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Charles Rowe © Getty Images

May 30, 1980. With the County Championship match between Kent and Sussex petering out to a draw, off-spinner Charles Rowe did something rarely witnessed on cricket ground, at least at First-Class level. Abhishek Mukherjee recalls some strange goings-on at Hove.

Recently, Tim Wigmore wrote an insightful piece on ambidextrous bowling in The Cricket Monthly. While Yasir Jan, Akshay Karnewar, Kamindu Mendis, and Shaila Sharmin are well-known, Jemma Barsby came as a revelation. Perhaps these cricketers will emerge as all-rounders of a new kind (obviously, not in limited-overs cricket). John Buchanan was perhaps too ahead of his times.

These, of course, are not the first group of cricketers to have bowled with either hand. The most famous instance of this was Muhammad Naeem during the 2000 Under-15 World Challenge Final at Lord’s. He had figures of 7-0-34-0 as West Indies U-15s chased down 176.

There was an instance in World Cup cricket too: at Kandy in 1996, Hashan Tillakaratne three balls of the last over of the match left-handed before the switch. However, Kenya needed 149 when Tillakaratne was asked to bowl.

When Garry Sobers was on 364 (in other words, one short of breaking Len Hutton’s world record), Hanif Mohammad decided to throw in a bit of surprise. In The Unquiet Ones, Osman Samiuddin narrates Sobers’ version: “Hanif, not a bowler of note, asked the umpire if he could bowl left-handed as I needed just one run for the record. I said it was all right and he could bowl with both hands if he wished.” That was in 1957-58.

Note: Hanif probably took a leaf out of Lala Amarnath’s book. Back in 1947-48, when Don Bradman was one short of his hundredth First-Class hundred, Amarnath got Gogumal Kishenchand (who had never bowled in front of Bradman till then). Not that it mattered, but it was a try nevertheless.

According to Ken Williams, Chuck Fleetwood-Smith used to be an ambidextrous bowler in his younger days, till his right arm was fractured. He subsequently bowled only left-arm and emerged as a Chinaman bowler who turned the ball the proverbial mile.

However, it later transpired that he liked misguiding journalists. He even misinformed them about his year of birth. Whether he bowled right-arm, thus, remains a matter of speculation.

There have also been instances of Graham Gooch bowling left-arm. Sameer Nayak of UAE had made news earlier this year before the Indoor Cricket World Cup. None of them, however, had quite managed to emulate Charles Rowe, currently President of Kent County Cricket Club.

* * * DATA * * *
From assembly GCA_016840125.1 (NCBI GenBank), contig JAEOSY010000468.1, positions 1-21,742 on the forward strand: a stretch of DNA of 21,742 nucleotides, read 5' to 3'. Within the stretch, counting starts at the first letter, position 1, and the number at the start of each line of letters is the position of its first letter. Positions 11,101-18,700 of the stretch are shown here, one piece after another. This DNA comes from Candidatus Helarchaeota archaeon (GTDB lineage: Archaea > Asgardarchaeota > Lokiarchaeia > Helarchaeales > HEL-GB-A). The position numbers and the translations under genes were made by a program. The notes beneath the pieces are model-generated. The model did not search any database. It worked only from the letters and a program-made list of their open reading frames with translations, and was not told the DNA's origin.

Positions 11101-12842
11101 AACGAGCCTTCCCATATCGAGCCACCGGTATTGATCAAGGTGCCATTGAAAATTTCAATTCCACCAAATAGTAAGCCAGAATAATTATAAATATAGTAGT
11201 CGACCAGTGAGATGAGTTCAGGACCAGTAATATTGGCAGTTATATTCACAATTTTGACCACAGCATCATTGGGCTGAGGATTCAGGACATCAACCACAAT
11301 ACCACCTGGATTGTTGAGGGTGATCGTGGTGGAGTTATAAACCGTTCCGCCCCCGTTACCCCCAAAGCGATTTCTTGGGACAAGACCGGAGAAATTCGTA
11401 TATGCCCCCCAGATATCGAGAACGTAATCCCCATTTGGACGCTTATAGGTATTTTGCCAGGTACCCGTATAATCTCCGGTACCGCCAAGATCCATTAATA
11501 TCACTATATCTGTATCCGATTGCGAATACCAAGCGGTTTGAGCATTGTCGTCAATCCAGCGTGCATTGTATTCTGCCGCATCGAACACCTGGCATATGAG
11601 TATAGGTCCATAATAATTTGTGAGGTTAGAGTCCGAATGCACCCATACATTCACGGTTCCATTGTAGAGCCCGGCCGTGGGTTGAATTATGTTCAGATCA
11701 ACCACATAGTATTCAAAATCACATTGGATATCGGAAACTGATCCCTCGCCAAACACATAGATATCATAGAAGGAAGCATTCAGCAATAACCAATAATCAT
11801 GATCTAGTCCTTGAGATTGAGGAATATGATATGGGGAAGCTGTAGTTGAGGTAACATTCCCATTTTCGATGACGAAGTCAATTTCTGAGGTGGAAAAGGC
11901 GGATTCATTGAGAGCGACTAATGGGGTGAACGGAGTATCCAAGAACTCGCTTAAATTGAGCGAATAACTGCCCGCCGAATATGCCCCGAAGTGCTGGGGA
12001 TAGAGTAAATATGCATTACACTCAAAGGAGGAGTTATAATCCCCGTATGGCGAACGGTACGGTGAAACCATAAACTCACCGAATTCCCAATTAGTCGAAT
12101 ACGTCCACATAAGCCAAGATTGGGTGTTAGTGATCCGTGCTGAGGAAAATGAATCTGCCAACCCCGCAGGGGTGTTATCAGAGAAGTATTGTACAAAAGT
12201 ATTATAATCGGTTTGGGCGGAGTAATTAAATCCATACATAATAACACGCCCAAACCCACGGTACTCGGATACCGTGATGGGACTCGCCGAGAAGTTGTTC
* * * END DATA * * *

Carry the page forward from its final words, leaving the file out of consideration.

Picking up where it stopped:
Who is Charles Rowe?

Born in Hong Kong, Rowe had a decent career for Kent and Glamorgan as a batsman who bowled a bit of off-spin. He scored a thousand runs in both 1978 (for Kent) and 1982 (for Glamorgan). His birthplace enabled him to play for Hong Kong as well. For them, he once routed Singapore with 6 for 46.

Rowe was by no means a specialist bowler, for his 175 First-Class matches fetched a mere 128 wickets (though he took 6 for 46 against Derbyshire and 7 for 22 against Essex Second XI). Rowe later moved on to a career in finance.

The match

Our match dates back to 1980, during Rowe’s stint for Kent. Sussex were bowled out for 189 at Hove. Kent replied with 330 after a duel between Bob Woolmer (171) and Imran Khan (6 for 80). Sussex were reduced to 46 for 3 on the third afternoon, but Imran, Paul Phillipson, and Colin Wells saved the day for them.

Sussex were in no mood to declare despite a big lead. As the match meandered to a draw, Kent used eight bowlers. Rowe was the eighth.

Rowe started by bowling out Geoff Arnold. There was nothing unusual about that. John Spencer, No. 10 (and captain), and Chris Waller, No. 11, batted along. They added 25, ensuring Kent did not have to bat again.

Rowe decided to go switch to bowling Chinaman for the last ball of his tenth over. He had, after all, bowled both off-breaks and Chinamen in school cricket.

It landed somewhat around the middle of the pitch. Waller’s eyes lit up. He went for an almighty heave, but as has often been the case with No. 11s, he did not time it all. Woolmer caught him at cover.

“It was the only ball I bowled in First-Class cricket with my left arm and it was a long hop,” Rowe later told Stephen Brenkley of The Independent. “The batsman hit it in the air to cover where it was caught. So I’ve got a 100 per cent record with my left hand.”

It remains the only known instance of a bowler picking up wickets bowling both right-handed and left-handed at First-Class level.

Brief scores:

Sussex 189 (Kevin Jarvis 3 for 46, Richard Hills 3 for 27) and 408 (Timothy Booth Jones 51, Imran Khan 82, Paul Phillipson 64, Colin Wells 87; Richard Hills 3 for 70) drew with Kent 330 (Bob Woolmer 171; Imran Khan 6 for 80).